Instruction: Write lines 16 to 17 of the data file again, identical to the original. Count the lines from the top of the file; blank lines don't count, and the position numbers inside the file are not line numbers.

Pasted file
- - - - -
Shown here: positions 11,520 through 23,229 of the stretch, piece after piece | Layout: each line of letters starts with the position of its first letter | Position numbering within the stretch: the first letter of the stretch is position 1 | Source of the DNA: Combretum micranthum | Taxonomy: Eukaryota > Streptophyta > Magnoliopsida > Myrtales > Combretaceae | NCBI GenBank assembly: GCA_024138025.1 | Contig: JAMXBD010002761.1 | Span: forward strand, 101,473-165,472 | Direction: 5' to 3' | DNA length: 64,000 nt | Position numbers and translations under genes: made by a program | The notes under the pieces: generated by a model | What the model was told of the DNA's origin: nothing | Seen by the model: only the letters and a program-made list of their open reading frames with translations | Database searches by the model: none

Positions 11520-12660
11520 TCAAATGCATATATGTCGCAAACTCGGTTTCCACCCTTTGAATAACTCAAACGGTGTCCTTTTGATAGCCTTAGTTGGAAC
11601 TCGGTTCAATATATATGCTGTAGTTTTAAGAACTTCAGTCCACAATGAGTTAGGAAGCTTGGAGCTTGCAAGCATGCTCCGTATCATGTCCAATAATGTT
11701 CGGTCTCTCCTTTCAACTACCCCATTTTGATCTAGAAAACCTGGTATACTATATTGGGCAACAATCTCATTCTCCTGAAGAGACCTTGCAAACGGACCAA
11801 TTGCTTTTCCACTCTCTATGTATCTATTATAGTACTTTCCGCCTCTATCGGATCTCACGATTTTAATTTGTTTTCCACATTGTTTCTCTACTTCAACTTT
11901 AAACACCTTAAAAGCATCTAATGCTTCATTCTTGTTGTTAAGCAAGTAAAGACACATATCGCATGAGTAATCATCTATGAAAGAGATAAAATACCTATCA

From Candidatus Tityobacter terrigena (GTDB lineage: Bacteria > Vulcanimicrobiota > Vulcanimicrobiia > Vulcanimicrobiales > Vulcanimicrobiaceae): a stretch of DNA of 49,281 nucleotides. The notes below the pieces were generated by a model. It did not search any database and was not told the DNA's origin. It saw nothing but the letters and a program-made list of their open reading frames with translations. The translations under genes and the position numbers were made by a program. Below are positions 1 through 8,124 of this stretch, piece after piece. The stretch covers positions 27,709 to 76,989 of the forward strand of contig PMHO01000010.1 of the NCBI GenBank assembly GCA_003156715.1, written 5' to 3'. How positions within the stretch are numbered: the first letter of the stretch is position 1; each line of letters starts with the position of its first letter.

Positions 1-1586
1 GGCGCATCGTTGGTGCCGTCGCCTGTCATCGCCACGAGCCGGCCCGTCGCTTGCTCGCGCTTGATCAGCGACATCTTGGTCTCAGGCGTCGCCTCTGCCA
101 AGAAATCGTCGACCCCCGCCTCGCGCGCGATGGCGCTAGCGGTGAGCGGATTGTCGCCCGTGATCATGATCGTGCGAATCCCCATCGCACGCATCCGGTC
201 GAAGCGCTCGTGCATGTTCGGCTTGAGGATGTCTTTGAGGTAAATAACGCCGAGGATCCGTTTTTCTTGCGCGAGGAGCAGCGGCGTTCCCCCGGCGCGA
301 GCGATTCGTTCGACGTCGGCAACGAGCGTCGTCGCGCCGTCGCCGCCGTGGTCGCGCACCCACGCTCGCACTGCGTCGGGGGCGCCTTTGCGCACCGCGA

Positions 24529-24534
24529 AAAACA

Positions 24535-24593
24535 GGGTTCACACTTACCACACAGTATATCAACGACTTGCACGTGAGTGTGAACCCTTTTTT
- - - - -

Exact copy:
Positions 24535-24593
24535 GGGTTCACACTTACCACACAGTATATCAACGACTTGCACGTGAGTGTGAACCCTTTTTT